America is beautiful. While other nations celebrate their history and their culture, we proclaim our land’s beauty. We are reminded of our scenic treasures by documentaries featuring jagged peaks and plunging waterfalls, by calendars portraying colorful vistas, and by literature that strives to find the words to describe indescribable sights. We write, paint, and blog about the natural beauty of the United States.
We even sing about it. In 1893, my grandmother’s future college professor — Katharine Lee Bates — traveled from her Wellesley College campus to Colorado’s Pikes Peak. The 2,000 mile journey inspired her to exclaim the beauty of spacious skies, purple mountain majesties, and even amber waves of grain. America the Beautiful has become an unofficial national anthem, preferred by many (especially the vocally challenged) to the Star-Spangled Banner.
And when we want to experience the best of our natural beauty, we visit our national parks. There we encounter “a treasure house of nature’s superlatives.”
This is a perfect time to reflect on the national parks and their scenic values. The National Park Service celebrates its 100th birthday on August 25.
The first national parks, including Yellowstone and Yosemite, preceded the Park Service itself. The 1916 law creating the Park Service stated that the “fundamental purpose” of national parks “the scenery and the natural and historic objects and the wild life therein and to provide for the enjoyment of the same in such manner and by such means as will leave them unimpaired for the enjoyment of future generations.”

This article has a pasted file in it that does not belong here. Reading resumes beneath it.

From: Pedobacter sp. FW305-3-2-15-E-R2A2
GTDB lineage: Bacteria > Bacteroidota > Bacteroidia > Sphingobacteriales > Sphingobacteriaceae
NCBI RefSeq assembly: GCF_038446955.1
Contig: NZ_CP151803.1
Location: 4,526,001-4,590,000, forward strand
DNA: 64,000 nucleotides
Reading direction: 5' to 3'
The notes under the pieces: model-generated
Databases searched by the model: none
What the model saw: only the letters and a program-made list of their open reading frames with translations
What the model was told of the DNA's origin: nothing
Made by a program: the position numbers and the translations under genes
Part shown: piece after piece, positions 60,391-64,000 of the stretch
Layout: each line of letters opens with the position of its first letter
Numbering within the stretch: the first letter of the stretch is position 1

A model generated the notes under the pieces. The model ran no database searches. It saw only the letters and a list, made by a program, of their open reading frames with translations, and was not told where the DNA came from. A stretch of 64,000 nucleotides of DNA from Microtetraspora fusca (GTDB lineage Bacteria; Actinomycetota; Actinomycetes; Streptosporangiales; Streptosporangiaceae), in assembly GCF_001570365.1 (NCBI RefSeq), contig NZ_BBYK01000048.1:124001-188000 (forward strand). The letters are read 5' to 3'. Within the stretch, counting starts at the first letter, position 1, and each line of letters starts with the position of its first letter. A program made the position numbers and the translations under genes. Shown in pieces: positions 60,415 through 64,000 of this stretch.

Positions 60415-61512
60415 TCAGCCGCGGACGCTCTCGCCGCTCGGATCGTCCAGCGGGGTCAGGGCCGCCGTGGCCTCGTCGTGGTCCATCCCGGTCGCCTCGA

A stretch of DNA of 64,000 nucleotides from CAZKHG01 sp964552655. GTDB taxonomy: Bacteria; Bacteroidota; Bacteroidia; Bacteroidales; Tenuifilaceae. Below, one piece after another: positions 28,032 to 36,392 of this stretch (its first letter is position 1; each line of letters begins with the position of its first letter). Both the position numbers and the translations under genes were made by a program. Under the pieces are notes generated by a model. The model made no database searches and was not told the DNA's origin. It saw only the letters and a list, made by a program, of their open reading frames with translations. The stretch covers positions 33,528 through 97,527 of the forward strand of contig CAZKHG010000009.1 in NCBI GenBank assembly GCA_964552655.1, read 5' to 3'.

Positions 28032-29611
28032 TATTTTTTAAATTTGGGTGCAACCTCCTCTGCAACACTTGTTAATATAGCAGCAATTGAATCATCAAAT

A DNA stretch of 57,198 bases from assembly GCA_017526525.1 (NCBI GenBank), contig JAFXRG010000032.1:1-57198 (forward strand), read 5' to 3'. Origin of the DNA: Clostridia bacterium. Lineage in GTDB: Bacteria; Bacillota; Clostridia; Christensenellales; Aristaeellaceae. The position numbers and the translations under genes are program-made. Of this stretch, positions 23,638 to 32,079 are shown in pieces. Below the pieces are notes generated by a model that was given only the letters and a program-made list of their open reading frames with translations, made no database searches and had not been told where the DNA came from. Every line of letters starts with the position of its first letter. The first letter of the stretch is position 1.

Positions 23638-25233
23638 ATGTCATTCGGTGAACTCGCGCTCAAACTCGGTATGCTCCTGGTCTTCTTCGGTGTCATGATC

Scenery comes first. We created national parks so that we can enjoy and preserve their scenic beauty. We visit them to experience that beauty for ourselves.
Yet we take the scenic beauty of our national parks for granted. Scenic beauty is simultaneously central and overlooked as the Park Service celebrates its one hundredth anniversary. Scenic beauty is the reason most people visit national parks.
The scenic beauty of our national parks faces numerous threats. There is a cottage industry of reports describing the perils confronting our national parks.
Prophecies of impending doom for the parks are as old as the parks themselves. But there are real threats to the scenic beauty of the national parks and our ability to enjoy that beauty.
Within the parks, too many visitors can interfere with each other’s ability to appreciate, or even see, the natural beauty. The opposite problem arises in remote parks where spectacular scenery remains unseen by all except the most intrepid – and wealthy – travelers.
Parks struggle to manage wildlife and vegetation in a manner that achieves ecological goals while providing visitors with the sights that they come to see.
Climate change and other environmental changes may cause glaciers to melt, meadows to be replaced by forests, and desert parks to become too hot to visit.
Outside the park boundaries, the Park Service has no legal authority to regulate what happens, so expanding cities, tacky gateway communities, air pollution from nearby coal-fired power plants, and solar energy facilities sprawling across vast acres of previously empty land often appear within the national park’s viewsheds.
So as we begin the second hundred years of the Park Service, we continue to address the challenge of both enjoying scenery and preserving scenery. And as we seek to strike that balance, we should think more about why scenic beauty is so important and why we see some places as more scenic as others. Only as we better appreciate our unrivaled natural scenery will we fully appreciate your unrivalled national parks.
John Copeland Nagle is a John N. Matthews Professor of Law at the University of Notre Dame. He specializes in environmental law and is a regular speaker about climate change throughout the U.S. and China.